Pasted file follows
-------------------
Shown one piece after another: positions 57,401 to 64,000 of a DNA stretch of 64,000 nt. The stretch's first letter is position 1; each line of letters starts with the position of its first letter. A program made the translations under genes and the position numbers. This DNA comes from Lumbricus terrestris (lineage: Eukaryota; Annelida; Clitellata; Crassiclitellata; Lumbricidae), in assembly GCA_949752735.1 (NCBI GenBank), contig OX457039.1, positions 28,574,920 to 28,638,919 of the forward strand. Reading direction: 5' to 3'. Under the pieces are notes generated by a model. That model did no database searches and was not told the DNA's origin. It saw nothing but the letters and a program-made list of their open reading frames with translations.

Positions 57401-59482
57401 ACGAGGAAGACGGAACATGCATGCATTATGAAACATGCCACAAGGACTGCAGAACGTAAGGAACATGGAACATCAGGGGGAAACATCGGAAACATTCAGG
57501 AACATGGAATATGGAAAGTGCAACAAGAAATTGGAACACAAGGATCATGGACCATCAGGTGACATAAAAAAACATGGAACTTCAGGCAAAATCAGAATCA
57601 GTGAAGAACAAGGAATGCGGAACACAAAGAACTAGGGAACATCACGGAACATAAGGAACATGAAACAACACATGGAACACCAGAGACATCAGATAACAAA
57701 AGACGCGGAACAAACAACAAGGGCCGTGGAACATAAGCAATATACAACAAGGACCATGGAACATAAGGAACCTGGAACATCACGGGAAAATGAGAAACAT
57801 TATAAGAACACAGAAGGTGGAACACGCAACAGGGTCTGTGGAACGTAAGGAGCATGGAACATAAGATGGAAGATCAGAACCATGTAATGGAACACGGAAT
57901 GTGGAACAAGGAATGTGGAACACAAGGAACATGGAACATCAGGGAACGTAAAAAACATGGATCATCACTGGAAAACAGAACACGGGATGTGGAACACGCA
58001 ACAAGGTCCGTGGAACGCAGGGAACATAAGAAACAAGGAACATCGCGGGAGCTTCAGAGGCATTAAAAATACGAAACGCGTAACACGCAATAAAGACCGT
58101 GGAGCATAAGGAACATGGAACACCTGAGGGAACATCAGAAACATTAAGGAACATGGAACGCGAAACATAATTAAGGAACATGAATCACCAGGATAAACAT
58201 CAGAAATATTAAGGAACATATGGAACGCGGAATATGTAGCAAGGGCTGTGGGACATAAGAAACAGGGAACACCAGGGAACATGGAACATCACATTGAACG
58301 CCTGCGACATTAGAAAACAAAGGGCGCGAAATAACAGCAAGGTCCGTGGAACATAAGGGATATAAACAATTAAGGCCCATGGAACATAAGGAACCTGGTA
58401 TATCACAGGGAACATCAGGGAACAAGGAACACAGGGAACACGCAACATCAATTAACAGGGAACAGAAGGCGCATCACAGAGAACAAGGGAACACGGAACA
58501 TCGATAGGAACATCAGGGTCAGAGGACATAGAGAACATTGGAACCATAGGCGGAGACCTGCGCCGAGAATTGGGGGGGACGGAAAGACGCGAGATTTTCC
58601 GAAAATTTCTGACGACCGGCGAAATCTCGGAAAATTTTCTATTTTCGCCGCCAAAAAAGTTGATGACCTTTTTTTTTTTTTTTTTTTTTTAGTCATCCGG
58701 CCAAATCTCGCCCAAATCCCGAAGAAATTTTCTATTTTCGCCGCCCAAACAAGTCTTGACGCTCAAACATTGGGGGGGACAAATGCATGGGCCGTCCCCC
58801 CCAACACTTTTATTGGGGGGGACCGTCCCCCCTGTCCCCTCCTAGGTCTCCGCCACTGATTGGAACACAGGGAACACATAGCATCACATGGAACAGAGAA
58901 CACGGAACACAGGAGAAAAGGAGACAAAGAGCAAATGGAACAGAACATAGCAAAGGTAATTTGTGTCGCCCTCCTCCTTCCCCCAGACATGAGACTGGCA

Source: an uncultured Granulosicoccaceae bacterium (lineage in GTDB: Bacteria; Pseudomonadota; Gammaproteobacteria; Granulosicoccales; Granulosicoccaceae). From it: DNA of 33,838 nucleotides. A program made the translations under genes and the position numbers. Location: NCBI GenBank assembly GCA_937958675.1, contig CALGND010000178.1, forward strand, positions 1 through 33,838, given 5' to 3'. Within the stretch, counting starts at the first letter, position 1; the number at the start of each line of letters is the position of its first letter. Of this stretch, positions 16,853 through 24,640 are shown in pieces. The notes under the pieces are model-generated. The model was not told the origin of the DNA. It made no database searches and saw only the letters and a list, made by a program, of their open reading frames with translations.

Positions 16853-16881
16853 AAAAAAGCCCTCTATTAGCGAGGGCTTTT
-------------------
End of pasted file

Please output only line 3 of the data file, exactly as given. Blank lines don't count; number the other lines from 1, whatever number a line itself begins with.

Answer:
57401 ACGAGGAAGACGGAACATGCATGCATTATGAAACATGCCACAAGGACTGCAGAACGTAAGGAACATGGAACATCAGGGGGAAACATCGGAAACATTCAGG